Alphabet City owes much of its initial development to shipbuilding, the industry that used to dominate the area. Known as the Dry Dock District, this area used to bustle with thousands of workers building waterborne vessels, as well as in supporting trades such as iron works and wood mills. Residences were built around the area as well, both to house the owners of the industries as well as the workers. Though the remnants of those days in the easternmost blocks of the East Village are few and scattered, we’ve put them together in a new tour on our East Village Building Blocks website, which you can view here.
The New York Dry Dock Company received its charter and was granted banking privileges in 1825. It was a consortium of shipbuilders who pooled resources to make a major upgrade in the city’s ship repair facilities. Immediately after its charter, the New York Dry Dock Company began to amass large swaths of land in the East Village, a largely uninhabited area known previously as Burnt Mill Point. The company purchased this land from Nicholas Stuyvesant, a direct descendant of Petrus Stuyvesant, director-general of New Netherland from 1647 until 1664. Map evidence shows that by 1827, the eastern shoreline had been straightened out and extended several blocks east.
This new shoreline along the East River provided, among other things, the space for the New York Dry Dock Company’s remarkable “marine railway.” The first in America, it included a dock which was cut into the landfill to the east of Avenue D along Tenth Street. The marine railway began operation in 1826; it was significant because previously, in order to undertake repairs such as “coppering the bottom” of ships, it had been necessary to “heave” ships out of the water – a difficult process that often resulted in damage to the ships that were growing ever larger. The marine railway was a technologically-advanced mechanism, which allowed these larger ships to be removed from the water with a great deal more ease and safety. No longer was it necessary to send ships to Europe for repairs. During the 19th century, some of this country’s most impressive and important ships would be produced and launched from the Dry Dock District.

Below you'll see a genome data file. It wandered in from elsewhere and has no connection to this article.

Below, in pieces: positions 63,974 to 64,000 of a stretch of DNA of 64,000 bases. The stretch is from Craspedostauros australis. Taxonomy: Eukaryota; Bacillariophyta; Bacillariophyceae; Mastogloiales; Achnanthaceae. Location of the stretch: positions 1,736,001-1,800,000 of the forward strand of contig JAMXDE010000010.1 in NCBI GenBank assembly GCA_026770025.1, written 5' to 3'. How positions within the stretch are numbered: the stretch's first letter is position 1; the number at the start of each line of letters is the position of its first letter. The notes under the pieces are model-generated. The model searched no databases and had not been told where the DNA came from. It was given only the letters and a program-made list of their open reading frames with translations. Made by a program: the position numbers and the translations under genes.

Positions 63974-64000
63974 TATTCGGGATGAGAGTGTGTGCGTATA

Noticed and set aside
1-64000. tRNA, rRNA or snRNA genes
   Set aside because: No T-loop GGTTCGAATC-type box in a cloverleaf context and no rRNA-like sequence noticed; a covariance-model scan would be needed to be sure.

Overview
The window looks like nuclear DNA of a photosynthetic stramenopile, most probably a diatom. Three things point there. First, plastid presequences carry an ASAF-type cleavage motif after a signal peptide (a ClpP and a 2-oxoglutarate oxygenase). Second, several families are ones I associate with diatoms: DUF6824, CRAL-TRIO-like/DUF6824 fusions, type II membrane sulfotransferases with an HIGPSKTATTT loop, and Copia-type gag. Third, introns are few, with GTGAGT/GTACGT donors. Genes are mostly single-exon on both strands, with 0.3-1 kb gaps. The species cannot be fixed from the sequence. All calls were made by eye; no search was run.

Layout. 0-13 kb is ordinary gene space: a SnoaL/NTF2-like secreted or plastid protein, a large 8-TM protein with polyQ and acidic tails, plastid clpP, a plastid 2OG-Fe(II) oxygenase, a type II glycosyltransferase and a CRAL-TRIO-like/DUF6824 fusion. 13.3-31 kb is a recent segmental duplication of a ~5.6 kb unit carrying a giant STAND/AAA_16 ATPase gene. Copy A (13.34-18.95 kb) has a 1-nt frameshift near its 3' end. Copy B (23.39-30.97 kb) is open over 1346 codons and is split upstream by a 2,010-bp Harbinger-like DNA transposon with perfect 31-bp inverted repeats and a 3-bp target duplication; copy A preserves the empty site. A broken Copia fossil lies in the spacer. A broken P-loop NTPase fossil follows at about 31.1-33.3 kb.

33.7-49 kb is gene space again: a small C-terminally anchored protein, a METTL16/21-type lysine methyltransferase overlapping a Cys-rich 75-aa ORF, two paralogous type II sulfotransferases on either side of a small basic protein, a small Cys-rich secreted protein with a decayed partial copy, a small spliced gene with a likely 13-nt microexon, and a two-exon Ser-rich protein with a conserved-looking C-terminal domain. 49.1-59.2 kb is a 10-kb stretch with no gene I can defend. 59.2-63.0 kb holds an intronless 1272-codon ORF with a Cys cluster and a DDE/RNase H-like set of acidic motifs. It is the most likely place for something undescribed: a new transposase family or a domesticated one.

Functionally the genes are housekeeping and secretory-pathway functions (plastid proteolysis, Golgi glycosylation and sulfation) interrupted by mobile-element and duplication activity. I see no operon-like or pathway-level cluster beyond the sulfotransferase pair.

New York Dry Dock Company Banking House: 143-145 Avenue D:
This five-story brick structure was originally constructed in 1827 as a four-story Federal-style structure purpose-built as a bank, only a block from the marine railway. In 1854, the bank moved to 147 Avenue D, a building that was demolished in 1961 for the 1.5-acre Dry Dock Playground. No. 143-145 served multiple purposes over the course of its history, including a laundry, a hospital for the indigent, and a cigar factory, before being converted into a residential building in 1999. Still evidencing its Federal style beginnings is the building’s Flemish bond brickwork (alternating ‘headers’ and ‘stretchers,’ i.e.bricks laid with their long and short sides facing out). For more information on this building, click HERE.
Political Row: East 7th Street between Avenue C and Avenue D: